December 22, 2016

The Pearl (Steinbeck)

I was very happy to find an accessible literary classic based in Mexico that was set more or less in an area where I was headed (La Paz on the Baja side of the Sea of Cortez, not far from where our sailing friends had departed for their crossing to Mazatlan).

I read in bed and by the pool as an additional effort in my not-so-successful struggle to increase my literary education while getting the most from our sabbatical year.

The prose is chest-thumping poetry of rhyme and song. The seed is an epic story that’s been retold by the native peoples of the region over time and eventually shared with Steinbeck. But, Steinbeck’s version is written as a musically evocative pattern of simple short direct English sentences occasionally punctuated with Spanish and the unique sounds of the native peoples’ speech from the Sea of Cortez.

This work inspired me - reading and hearing the words in my head was a pleasure on every page, even while it was *so* depressing. I had forgotten about the sense of foreboding I felt ¾ of the way through Of Mice and Men, but this book brought it right back to me in all of its unique horrific building tension.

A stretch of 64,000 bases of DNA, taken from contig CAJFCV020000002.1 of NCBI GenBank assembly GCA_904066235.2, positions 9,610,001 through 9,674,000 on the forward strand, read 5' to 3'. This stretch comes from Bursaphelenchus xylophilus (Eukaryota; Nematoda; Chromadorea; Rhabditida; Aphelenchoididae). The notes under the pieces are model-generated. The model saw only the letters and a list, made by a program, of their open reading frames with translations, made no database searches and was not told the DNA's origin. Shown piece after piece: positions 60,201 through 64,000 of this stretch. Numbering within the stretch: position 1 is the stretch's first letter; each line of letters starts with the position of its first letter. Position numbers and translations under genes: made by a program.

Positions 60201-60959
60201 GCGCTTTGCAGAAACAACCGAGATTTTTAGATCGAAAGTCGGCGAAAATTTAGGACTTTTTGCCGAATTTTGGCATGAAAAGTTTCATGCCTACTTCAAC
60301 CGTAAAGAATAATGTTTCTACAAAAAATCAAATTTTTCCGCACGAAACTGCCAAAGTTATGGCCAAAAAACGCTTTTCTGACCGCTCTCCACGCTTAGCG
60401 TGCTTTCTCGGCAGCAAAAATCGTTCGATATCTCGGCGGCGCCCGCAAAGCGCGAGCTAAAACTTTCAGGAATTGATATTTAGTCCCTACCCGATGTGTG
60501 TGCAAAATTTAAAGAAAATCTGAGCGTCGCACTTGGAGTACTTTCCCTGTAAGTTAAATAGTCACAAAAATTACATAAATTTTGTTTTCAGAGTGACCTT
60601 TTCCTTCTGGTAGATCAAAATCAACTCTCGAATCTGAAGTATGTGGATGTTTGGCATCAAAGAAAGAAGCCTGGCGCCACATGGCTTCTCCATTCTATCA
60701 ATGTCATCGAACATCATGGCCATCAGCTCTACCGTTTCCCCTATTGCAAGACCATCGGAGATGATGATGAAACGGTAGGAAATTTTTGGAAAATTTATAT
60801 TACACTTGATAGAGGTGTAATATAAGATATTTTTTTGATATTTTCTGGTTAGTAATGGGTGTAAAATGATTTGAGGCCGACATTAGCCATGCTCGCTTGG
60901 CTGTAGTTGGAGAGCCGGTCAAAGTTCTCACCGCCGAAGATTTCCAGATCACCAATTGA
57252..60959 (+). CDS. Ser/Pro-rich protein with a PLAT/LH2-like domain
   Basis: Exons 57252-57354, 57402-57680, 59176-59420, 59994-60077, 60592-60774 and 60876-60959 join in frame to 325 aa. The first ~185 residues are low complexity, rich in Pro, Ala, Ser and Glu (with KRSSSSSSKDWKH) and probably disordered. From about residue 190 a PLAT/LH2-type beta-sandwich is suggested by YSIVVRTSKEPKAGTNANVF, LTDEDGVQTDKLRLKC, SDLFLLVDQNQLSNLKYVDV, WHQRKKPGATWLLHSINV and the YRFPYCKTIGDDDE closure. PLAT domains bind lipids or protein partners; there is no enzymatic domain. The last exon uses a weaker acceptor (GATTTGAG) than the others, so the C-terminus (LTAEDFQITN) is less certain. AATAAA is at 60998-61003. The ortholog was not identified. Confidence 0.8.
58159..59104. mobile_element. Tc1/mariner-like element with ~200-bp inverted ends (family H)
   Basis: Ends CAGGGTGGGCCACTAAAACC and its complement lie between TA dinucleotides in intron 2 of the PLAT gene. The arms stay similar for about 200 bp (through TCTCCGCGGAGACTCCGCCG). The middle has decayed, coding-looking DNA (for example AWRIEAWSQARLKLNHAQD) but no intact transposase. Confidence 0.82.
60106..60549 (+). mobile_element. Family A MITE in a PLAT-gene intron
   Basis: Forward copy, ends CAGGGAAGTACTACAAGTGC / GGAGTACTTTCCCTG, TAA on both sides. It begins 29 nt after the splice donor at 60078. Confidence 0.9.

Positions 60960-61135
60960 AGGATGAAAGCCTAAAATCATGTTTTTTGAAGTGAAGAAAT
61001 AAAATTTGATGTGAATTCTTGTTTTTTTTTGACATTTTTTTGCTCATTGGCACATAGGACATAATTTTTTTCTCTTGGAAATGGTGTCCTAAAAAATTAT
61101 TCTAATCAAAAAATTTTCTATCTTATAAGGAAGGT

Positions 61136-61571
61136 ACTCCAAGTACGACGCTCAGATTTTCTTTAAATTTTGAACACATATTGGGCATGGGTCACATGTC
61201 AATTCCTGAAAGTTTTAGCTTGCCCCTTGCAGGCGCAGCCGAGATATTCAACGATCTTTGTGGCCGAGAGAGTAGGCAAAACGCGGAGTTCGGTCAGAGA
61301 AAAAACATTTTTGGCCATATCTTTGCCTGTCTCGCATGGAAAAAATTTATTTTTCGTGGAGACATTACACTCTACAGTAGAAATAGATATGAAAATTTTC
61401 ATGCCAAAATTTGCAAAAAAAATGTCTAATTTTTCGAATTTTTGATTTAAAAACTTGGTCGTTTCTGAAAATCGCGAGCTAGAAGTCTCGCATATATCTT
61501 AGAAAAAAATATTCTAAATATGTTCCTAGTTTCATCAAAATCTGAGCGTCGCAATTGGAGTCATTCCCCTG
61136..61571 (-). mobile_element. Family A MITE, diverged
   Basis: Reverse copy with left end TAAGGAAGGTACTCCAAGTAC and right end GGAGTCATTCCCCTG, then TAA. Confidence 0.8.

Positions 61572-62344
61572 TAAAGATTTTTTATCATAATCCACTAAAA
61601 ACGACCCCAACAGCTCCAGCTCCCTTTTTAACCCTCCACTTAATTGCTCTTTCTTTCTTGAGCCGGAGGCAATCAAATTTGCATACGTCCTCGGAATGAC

The native peoples and poverty in this book was quite the contrast to staying in Mazatlan, primarily hanging out with the sailing/cruising community, and occasionally interacting with the full-on dedicated gringo beach tourist community.

That difference between the parable Steinbeck wrote in 1947 and reality of where/what I was experiencing today helped me mentally tie together so much of what I was trying to process about the blending of the formerly (and sometimes still) thriving native communities in South America and the European immigrants into the current South American reality we experienced on our 2+ month tour.

If you are looking for a good classic Mexican-based novella (or a good intro to Steinbeck’s writing style), I highly recommend this one. (2 of my favorite excerpts below, for your reading pleasure.)

For it is said that humans are never satisfied, that you give them one thing and they want something more. And this is said in disparagement, whereas it is one of the greatest talents the species has and one that has made it superior to animals that are satisfied with what they have. 

The killing of a man was not so evil as the killing of a boat. For a boat does not have sons, and a boat cannot protect itself, and a wounded boat does not heal.

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